Iowa Inmates Discuss Impact Of Million Man March

By Mark Curtis, The Militant, Vol.59 no.42, 13 November 1995

FT. MADISON, Iowa—A large number of Black inmates here demonstrated their support for the Million Man March held in Washington, D.C., by fasting and “taking it easy” on the job the Monday of the march.

Prisoners gave diverse reasons for supporting the march. A coworker of mine said he thought the march was for “racial equality.” Another man said it was a protest against the U.S. Congressional plan to slash Social Security, Medicare, and welfare programs.

Someone else pointed to the racist police and the statistic that one third of young Black men are under the control of the prison system—that is either facing charges, already in prison, or on probation. This particular man thought this was a conscious policy of genocide against Blacks and that the gathering would be a good opportunity to make a stand against that; but also turn youth away from drug abuse and violent gang wars.

The fast was widely observed and few Blacks entered the chow hall that day. I respected the fast, too, out of solidarity with those who wanted to make a stand against racism, and also to be in a better position to talk about the big political questions that were raised by this event.

Like others, I watched the march on C-Span, which broadcast the speeches. I wasn't impressed by Louis Farrakhan's speech, though. He began with his theory that the United States is ruled through a Masonic conspiracy and offered mystical interpretations of numbers, the heights of buildings in the capital and the symbols on the back of a dollar bill.

Although he slammed “white supre-macy,” but not racism (a subtle difference), Farrakhan said nothing about defending affirmative action and welfare for those who need it. Neither he nor other speakers mentioned solidarity with Black and other workers involved in strikes, like the one at Caterpillar, or called for a jobs program to ease unemployment that is especially ravaging Black youth.

One thing was for sure, this march was big, undoubtedly much larger than the U.S. Park Service estimate of 400,000. Even bigger, though, is the question of what strategy to defend Black rights was presented to those whose attention was grabbed by the march.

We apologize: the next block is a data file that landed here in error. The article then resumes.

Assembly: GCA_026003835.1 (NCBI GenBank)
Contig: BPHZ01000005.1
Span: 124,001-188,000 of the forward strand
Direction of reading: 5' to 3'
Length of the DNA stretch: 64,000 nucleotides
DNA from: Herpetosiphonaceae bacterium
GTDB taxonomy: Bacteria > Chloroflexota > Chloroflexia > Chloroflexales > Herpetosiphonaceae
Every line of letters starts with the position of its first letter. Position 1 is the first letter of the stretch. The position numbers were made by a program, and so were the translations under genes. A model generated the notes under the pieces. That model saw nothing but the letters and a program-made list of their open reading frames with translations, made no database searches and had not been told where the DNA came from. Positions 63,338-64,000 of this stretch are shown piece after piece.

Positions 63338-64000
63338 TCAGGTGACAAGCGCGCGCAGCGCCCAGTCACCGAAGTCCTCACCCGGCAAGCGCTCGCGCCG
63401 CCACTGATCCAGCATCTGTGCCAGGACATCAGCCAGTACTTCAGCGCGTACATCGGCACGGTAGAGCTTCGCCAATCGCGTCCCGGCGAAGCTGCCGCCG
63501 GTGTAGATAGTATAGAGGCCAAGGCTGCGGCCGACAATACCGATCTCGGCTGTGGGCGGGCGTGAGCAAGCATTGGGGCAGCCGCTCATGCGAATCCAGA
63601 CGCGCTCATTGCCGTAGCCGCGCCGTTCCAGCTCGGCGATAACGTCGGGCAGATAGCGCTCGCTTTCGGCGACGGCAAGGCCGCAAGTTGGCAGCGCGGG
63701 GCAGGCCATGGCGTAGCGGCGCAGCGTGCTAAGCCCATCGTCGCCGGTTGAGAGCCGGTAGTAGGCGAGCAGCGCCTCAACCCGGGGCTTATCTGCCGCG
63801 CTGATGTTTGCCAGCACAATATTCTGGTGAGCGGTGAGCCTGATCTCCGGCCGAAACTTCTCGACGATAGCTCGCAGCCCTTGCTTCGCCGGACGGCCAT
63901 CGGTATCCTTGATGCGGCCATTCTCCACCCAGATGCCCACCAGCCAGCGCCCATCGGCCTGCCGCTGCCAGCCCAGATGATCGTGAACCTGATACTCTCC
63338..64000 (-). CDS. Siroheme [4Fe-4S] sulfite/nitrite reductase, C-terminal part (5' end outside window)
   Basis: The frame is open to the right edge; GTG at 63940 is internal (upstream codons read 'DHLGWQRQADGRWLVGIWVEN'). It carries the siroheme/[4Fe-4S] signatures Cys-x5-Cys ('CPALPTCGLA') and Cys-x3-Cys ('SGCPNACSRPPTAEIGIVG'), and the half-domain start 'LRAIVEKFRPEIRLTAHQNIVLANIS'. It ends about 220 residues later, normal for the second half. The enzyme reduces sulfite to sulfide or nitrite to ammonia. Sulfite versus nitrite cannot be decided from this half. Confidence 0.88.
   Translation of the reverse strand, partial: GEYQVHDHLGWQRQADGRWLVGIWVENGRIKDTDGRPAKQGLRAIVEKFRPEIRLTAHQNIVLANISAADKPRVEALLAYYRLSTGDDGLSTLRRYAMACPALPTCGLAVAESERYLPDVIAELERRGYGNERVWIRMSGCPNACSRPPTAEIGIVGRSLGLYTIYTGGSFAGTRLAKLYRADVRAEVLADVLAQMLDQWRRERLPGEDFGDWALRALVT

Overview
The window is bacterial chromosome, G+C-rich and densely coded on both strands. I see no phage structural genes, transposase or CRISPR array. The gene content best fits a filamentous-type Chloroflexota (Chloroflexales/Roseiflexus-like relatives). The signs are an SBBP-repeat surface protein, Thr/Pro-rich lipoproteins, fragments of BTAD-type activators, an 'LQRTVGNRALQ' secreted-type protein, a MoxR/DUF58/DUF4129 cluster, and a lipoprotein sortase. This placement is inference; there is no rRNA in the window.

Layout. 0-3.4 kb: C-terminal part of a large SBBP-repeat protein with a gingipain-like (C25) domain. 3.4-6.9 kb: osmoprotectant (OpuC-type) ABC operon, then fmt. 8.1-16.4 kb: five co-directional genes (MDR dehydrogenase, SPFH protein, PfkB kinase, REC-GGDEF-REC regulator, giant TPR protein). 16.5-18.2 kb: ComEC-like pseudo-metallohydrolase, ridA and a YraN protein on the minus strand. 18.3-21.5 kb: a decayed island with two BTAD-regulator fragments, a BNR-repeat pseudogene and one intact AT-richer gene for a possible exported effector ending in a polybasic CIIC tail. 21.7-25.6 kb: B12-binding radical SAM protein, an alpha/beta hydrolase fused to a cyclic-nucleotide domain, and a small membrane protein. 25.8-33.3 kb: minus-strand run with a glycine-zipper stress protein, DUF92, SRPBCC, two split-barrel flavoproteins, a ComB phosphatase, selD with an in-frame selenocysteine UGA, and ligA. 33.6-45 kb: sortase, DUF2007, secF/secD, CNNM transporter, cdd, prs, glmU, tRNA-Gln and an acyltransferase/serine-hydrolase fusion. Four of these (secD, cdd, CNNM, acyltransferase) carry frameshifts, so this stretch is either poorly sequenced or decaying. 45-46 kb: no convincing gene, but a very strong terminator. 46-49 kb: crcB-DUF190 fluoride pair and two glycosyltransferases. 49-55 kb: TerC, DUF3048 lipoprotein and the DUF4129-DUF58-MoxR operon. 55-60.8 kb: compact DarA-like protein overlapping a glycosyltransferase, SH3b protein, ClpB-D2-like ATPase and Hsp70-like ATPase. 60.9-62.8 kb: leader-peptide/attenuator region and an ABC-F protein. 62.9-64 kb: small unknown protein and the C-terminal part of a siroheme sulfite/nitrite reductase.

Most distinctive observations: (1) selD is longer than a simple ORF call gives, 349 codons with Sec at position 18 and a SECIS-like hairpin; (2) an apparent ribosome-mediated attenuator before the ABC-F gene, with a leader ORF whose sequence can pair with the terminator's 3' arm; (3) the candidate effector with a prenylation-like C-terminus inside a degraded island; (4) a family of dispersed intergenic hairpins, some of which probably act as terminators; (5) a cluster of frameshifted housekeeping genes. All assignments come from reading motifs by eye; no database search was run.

In the majority of discussions I've had here, most guys stress that they don't agree with most of Farrakhan's views. However, they do like his idea of raising money to start schools, factories, and businesses that will be “controlled” by Blacks. They don't trust the government to ensure a decent livelihood to the people it has used and abused for so long. And why should they?

Capitalist system in depression But can economic progress and self-sufficiency for most Blacks and other workers occur by starting business up under conditions that exist today? I don't think so. We don't see today a robust economic picture with expansion and the room for a new capitalist class to grow and pull others forward in its wake. Instead we see the capitalist world getting more competitive, filled with corporations downsizing and with smaller businesses getting squeezed, absorbed, or driven into bankruptcy. Class conflict between the owners and employees of businesses is getting sharper, with bitter strikes as one result. On a world scale, and on an historical scale, the system of capitalism is in decline.

If the American system is unwilling to grant the oppressed nationalities equal treatment and democratic rights, then it is even less willing to let them in on the economic action and economic “self-determination.”

The alternative is to fight uncompromisingly against racism today and at the same time against the system of capitalism that produces racism and exploitation and for a socialist society based on human solidarity instead of profit for the wealthy few. Fighting for such a program, would be a great step forward. Registering thousands to vote when the ruling rich and the Democrats and Republicans own the playing field will be a dead end.

A strategy that that leads to class independence from the parties of the ruling rich and to a working-class course was not presented at the march. But millions around the world—Black, brown, and white—can be attracted and won to such a perspective.